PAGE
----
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How the North Anna Nuclear Power Plant Weathered the 2011 East Coast Earthquake

Dominion Virginia's North Anna Power Station
We're coming up on the first anniversary of the 2011 earthquake that jolted the East Coast of the U.S. While the quake did little damage -- other than fraying the nerves of millions who never experienced even a tremor that small all of their lives -- plenty of folks were moved to ask questions about the safety of nuclear energy facilities, especially as the quake came just months after the accident at Fukushima Daiichi.

As it turned out, virtually all of the plants on the East Coast endured the event without missing a beat. The only exception was Dominion Virginia Power's North Anna Power Station. North Anna was the nuclear facility closest to the epicenter of the quake in Mineral, Virginia.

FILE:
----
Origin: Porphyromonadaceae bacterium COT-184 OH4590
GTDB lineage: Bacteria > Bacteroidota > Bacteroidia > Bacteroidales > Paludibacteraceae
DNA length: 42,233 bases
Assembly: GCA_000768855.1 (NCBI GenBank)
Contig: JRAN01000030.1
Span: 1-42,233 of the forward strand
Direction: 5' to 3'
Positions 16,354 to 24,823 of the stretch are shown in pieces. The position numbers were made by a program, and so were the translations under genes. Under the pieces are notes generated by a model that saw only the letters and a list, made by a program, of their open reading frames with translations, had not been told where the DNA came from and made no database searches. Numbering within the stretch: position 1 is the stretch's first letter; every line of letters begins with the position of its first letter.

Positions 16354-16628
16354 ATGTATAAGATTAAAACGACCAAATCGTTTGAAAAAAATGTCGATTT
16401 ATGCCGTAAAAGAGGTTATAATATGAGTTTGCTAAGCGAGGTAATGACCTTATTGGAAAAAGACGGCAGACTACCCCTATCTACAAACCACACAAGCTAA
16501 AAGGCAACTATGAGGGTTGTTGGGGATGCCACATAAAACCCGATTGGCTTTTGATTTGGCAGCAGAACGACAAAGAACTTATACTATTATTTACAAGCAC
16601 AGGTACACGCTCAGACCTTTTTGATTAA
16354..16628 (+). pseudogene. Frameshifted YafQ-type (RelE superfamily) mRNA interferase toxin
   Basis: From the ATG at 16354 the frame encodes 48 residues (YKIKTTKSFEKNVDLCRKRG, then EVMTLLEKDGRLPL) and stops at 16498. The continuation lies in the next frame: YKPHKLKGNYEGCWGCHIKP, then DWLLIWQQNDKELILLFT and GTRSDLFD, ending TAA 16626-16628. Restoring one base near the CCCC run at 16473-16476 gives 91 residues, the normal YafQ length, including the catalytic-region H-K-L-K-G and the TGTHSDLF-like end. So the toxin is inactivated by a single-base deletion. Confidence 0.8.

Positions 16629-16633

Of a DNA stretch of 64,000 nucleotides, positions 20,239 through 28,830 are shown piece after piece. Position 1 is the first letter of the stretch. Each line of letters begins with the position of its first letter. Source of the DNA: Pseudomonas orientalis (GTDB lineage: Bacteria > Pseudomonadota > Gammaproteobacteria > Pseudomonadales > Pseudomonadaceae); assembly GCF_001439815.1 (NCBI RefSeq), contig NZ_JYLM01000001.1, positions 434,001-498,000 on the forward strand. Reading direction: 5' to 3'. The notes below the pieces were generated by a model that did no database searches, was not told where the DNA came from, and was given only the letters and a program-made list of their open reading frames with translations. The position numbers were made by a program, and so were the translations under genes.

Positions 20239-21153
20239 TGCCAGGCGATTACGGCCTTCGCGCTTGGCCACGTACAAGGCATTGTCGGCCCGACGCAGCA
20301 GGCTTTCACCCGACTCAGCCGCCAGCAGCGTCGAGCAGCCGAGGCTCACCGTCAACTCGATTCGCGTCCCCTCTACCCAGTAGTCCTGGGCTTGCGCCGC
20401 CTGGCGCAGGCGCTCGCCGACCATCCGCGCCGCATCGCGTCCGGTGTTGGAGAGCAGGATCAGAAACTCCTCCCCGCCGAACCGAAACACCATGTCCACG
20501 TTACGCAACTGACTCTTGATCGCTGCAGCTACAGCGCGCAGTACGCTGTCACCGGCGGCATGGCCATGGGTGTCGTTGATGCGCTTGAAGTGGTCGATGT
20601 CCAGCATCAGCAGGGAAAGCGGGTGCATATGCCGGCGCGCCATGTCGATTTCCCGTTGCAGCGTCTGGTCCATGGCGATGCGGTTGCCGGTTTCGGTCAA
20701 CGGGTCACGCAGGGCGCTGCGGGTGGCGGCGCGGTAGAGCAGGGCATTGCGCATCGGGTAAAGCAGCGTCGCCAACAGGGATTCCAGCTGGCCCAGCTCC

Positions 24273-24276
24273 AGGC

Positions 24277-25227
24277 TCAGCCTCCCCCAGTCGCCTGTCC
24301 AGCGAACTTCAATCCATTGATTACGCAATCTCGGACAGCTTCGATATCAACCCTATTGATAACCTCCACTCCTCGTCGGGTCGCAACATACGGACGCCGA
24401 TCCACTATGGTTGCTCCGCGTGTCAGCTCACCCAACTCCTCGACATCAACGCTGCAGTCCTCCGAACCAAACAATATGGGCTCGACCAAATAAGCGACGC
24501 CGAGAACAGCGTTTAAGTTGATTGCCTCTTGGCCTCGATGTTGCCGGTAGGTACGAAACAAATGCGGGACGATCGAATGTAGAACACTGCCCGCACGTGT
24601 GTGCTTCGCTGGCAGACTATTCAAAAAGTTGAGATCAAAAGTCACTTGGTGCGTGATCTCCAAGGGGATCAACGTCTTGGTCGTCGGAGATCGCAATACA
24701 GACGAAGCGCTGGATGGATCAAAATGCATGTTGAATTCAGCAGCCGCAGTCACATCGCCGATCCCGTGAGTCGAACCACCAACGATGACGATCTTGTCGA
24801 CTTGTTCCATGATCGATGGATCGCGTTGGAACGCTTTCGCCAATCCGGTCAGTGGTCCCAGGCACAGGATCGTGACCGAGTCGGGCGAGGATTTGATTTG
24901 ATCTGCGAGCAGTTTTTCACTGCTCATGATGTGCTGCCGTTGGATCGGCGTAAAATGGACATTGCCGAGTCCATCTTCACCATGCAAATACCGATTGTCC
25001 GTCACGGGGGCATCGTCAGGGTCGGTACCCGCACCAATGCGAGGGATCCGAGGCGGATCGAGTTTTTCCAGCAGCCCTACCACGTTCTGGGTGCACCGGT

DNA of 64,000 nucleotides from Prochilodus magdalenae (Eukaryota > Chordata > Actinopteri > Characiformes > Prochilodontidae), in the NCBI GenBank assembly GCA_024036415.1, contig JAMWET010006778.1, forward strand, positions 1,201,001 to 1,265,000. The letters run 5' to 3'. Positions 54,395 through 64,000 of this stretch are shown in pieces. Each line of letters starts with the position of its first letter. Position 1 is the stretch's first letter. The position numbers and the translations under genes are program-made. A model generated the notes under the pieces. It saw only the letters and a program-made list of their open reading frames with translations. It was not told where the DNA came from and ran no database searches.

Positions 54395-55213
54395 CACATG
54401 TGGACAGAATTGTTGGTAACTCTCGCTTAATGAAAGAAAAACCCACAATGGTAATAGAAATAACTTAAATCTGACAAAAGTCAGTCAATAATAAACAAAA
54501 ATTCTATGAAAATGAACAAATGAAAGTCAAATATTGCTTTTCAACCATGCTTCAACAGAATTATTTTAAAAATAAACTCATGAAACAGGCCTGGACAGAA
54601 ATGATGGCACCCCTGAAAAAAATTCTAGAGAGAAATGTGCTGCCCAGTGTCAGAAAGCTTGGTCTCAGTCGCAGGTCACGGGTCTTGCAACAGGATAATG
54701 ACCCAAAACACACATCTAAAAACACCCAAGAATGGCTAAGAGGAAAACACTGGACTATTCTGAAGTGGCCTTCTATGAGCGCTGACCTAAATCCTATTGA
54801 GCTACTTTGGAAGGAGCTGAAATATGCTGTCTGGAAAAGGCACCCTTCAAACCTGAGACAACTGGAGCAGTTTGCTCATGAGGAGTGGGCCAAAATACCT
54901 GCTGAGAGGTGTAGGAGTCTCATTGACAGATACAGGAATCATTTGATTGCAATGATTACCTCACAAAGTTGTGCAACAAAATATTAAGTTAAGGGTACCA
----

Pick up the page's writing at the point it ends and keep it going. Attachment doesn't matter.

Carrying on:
When the quake struck, the facility shut down safely and automatically, just as it was designed to do. Just ahead of the anniversary of the quake, the team at Dominion Virginia has published a video recounting how its team responded to the earthquake, inspected it to ensure that it could be re-started safely and got the plant back into service



As you might recall, 2011 was quite a year for America's nuclear energy facilities, as plants across the country successfully endured a series of extreme weather events, something we chronicled in the following interactive graphic:


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